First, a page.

For decades, the pojangmacha was a fixture of South Korean nightlife. The old and young drank soju and chatted in these often tiny, cramped tents. Most of these street tents have disappeared, now to a cultural relic and tool of nostalgic indulgence. But some tents still remain; here are the voices of those inside.
This month marks 70 years of 4.3, one of the worst cases of violence perpetrated by the South Korean state against its own citizens. A different sort of tour shows Jeju beyond the teddy bears and postcard beaches.
Split by the two global superpowers after WW2, South and North Korea are still technically at war. But two countries have much more complex relations than being enemies.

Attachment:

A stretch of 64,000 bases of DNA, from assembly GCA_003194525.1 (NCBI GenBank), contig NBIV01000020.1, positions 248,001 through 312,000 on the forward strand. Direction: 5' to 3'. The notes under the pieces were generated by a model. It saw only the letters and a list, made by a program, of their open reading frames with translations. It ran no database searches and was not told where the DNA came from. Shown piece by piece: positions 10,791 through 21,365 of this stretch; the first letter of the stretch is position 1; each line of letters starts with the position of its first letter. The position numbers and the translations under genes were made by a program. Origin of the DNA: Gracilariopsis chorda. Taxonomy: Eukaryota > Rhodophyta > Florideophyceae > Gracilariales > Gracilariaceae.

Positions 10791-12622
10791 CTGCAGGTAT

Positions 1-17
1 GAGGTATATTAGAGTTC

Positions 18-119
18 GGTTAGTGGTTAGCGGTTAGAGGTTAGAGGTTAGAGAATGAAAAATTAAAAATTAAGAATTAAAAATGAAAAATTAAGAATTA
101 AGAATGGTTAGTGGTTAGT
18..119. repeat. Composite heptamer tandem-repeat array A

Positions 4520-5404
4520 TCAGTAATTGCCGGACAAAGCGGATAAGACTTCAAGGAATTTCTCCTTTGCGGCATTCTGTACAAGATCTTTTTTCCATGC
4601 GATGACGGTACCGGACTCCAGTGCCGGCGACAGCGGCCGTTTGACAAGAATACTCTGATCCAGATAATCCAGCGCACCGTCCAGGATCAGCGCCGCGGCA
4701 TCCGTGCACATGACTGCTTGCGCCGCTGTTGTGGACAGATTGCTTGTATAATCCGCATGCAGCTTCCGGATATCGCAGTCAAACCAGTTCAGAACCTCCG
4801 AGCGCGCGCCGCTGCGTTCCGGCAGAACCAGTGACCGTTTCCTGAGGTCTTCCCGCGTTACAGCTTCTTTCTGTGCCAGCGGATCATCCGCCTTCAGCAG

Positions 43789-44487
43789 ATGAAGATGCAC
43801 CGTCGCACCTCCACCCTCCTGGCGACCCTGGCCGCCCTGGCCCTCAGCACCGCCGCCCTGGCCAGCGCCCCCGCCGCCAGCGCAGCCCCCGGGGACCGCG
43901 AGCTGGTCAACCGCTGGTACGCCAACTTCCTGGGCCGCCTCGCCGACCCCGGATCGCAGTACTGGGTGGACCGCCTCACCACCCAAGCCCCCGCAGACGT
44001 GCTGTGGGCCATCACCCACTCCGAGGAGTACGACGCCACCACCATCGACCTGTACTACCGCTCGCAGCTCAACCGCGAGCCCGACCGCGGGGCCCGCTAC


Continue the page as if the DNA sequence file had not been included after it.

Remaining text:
Welcome to Seongwoo Barbershop, one of South Korea's oldest barbershops and a fascinating glimpse into a forgotten era within a rapidly changing country.
At first glance, China, Japan and South Korea seem to have a lot in common. But why do they dislike each other, especially Japan?
When you think of 'traditional Korean palace,' you won't think of this white building. The Grand Conservatory has a complex past, now open to the public.
Dongdaemun has long been one of the central marketplaces in Seoul. How has it changed over the years? Who shops there now? Here's a summer postcard.
Compared to Seoul, Busan or Gyeongju, Gwangju seems to have little to offer. But Gwangju, where "May 18" happened, is a beacon of democracy.